The national character and feelings of the English and Irish people are totally dissimilar. We might perhaps, if we were not treating of a subject of such grave importance as the present, take a pleasure in tracing what influence the peculiar characteristics, even of scenery, have had upon the mind of man; in inquiring into the different feel

ings and sentiments which are developed in those who have been placed, from early childhood, in communion with nature, who have been educated under her care, and become imbued with the spirit of truth, freedom, and patriotism; but however agreeable such a digression would be, our limits forbid us to wander through the fertile fields of speculation, and we must return.

The thoughts, the feelings, and natural propensities of the Irish and English people are then widely different; and yet the institutions, as at present established in both countries, are similar in principle. This may at first sight appear to be a contradiction in terms, but the origin of this similarity is easily explained.

In Mr. Cathcart's translation of Savigney's History of the Roman Law in the Middle Ages,* the fall of the Western Roman Empire into the arms of its northern invaders is thus described

"When the Goths, Burgundians, Franks, and Lombards, founded kingdoms in the countries formerly subject to the power of the Romans, there were two different modes of treating the conquered race: they might be extirpated by destroying or enslaving the freemen, or the conquering nation, for the sake of increasing their own numbers, might transform the Romans into Germans, by forcing on them their manners, constitutions, and laws. Neither mode was however followed, for although many Romans were slain, expatriated, or enslaved, this was the lot of individuals, and not the systematic treatment of the nations; both races, on the contrary, lived together, and preserved their separate manners and laws."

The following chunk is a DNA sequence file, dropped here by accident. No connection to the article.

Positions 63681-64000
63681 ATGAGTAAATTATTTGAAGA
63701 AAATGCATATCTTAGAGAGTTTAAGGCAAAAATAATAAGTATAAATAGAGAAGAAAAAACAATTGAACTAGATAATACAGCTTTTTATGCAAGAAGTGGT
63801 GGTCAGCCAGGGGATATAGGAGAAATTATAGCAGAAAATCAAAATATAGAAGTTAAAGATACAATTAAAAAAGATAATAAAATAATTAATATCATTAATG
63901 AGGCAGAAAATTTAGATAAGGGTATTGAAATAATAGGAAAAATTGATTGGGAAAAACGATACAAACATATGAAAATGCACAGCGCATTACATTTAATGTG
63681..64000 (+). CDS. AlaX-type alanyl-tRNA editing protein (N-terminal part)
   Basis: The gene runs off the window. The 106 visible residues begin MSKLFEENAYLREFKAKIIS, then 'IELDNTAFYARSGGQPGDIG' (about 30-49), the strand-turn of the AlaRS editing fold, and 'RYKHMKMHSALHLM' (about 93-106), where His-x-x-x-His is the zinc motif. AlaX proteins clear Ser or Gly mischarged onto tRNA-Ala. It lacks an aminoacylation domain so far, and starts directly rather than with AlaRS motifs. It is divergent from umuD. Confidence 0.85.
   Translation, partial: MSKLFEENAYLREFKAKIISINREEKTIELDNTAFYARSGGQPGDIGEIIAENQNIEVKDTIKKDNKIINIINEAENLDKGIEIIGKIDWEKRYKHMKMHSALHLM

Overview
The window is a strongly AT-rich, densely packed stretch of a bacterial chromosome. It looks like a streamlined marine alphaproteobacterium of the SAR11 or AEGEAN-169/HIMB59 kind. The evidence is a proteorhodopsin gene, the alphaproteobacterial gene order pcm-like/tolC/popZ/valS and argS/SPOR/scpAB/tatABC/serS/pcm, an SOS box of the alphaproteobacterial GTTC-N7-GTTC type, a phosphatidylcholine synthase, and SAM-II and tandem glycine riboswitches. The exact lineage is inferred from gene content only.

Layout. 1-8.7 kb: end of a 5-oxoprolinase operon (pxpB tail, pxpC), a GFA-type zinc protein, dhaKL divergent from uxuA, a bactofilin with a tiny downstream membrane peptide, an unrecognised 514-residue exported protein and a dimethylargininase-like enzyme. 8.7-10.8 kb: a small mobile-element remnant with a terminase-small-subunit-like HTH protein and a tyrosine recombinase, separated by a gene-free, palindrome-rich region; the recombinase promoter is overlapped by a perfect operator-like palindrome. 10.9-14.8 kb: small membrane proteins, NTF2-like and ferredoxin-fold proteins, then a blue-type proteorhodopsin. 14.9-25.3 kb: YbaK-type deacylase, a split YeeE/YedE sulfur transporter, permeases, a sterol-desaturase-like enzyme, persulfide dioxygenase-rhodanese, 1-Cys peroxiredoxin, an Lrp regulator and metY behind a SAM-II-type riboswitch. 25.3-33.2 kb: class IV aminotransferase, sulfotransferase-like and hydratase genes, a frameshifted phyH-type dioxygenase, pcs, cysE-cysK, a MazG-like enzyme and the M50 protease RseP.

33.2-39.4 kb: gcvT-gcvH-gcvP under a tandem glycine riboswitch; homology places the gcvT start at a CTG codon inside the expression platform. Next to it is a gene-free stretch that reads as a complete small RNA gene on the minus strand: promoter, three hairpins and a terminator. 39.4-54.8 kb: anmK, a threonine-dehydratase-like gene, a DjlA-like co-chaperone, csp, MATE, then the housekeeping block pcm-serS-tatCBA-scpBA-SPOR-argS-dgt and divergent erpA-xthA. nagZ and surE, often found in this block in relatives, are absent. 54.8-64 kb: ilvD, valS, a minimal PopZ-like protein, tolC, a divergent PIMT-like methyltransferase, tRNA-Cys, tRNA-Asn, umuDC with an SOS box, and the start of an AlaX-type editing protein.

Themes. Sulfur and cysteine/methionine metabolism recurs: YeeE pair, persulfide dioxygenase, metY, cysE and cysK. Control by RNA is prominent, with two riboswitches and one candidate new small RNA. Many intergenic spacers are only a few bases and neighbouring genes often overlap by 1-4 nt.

But the conduct of the English in their treatment of the Irish race, from the time in which they first acquired a position in this country, was almost quite the reverse: they sought to transform the Irish into English, by forcing on them their manners, constitution, and laws; the particular mode of dress then in use among the Irish was prohibited, and heavy penalties were imposed on the intermarriages of the two races. But there is this difference between the compulsory change of the manners of a nation and the change of their constitution and laws: it is easy enough for a victorious party in a conquered country to establish any constitution and enact any laws they may think fit, but the manners of a people are not so easily transformed; the constitution and laws of a country may depend on a fortuitous